Home Health The ‘rural-urban divide’ furthers Covid-19 myths – concealing effective preventive measures

The ‘rural-urban divide’ furthers Covid-19 myths – concealing effective preventive measures

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Thelma Wandayi

SHURUGWI: A dusty potholed road a few kilometers away from the picturesque town of Shurugwi leads to a little remote Mfiri village under Banga Chieftainship.

Farming has been their means of survival regardless of threats posed to their environment by illegal mining activities which are rife in the area.

Talking of threats, villagers say they have administered ‘home’ burials for kinsmen who die of Covid-19 in the city, but never get information of ailments that would have taken their dear lives leaving them in fear that they might be burying Covid-19 bodies unknowingly.

Covid-19 bodies deserve a proper and decent burial, that is a fact, but when villagers highlight that they have not known of Covid-19 testing since the subsequent lockdown nor have they received protective wear to administer funerals or any other important gatherings including the Chief’s court; villagers are left wondering whether the virus is selective in infecting based on locale.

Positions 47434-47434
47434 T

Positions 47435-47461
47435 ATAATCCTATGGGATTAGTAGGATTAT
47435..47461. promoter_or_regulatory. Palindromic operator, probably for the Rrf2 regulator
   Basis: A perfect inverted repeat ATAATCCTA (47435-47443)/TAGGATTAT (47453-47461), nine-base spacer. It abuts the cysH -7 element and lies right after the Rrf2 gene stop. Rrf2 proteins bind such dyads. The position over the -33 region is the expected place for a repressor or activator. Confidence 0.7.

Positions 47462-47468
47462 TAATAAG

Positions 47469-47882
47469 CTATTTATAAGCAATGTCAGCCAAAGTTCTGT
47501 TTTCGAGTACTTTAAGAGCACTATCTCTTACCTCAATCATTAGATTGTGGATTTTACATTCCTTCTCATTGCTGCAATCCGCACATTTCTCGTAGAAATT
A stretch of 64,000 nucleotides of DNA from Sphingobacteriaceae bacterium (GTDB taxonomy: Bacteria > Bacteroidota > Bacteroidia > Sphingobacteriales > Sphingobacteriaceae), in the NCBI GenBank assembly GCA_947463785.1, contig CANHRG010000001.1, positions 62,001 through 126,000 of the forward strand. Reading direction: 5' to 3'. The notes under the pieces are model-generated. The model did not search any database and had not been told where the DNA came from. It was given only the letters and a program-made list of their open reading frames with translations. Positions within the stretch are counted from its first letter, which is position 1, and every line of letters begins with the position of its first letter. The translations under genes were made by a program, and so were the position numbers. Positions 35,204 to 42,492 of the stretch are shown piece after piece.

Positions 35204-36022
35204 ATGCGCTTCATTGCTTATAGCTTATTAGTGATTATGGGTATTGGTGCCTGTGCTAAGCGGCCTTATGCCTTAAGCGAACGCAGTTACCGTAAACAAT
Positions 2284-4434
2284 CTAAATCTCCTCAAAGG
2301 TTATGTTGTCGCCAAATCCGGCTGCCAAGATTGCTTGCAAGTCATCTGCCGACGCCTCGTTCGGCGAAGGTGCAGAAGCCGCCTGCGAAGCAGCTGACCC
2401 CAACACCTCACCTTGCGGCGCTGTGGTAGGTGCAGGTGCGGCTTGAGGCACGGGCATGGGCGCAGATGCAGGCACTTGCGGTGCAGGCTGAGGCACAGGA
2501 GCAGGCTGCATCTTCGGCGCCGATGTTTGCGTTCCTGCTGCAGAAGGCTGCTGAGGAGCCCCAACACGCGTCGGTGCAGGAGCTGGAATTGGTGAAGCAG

“We have had no cases recorded in this area although our assumptions are based on interpretations from the Ministry of Health as we have not witnessed any testing being conducted here. We however continuously live-in fear as we have buried our fellow villagers dying from the pandemic while in the city with no protective wear,” said the chairperson of Banga Chieftainship, Alford Mfiri.

With such inconsistencies in place, local leadership says Covid-19 has remained a myth to villagers and as a result, they added that it has also been hard for them to educate and persuade these locals on adhering to preventive measures such as social distancing and wearing of masks.

“Awareness over preventive measures has been continuously done but with lack of resources such as protective wear and visible testing exercises, it is hard to convince people strongly as the virus remains a myth to them. Protective wear is so scarce that it has become a social class signifier for identifying the have and have nots.

“The pandemic has to this extent remained a myth in the village that Covid-19 attacks the rich and urbanites ,” added area councilor Richard Nkala.

To date, Zimbabwe has recorded 35, 423 cases 1 418 deaths and 31 615 recoveries.

Zimbabwe has started administering Covid-19 vaccines today and no plan has been set yet on how rural communities will benefit either.

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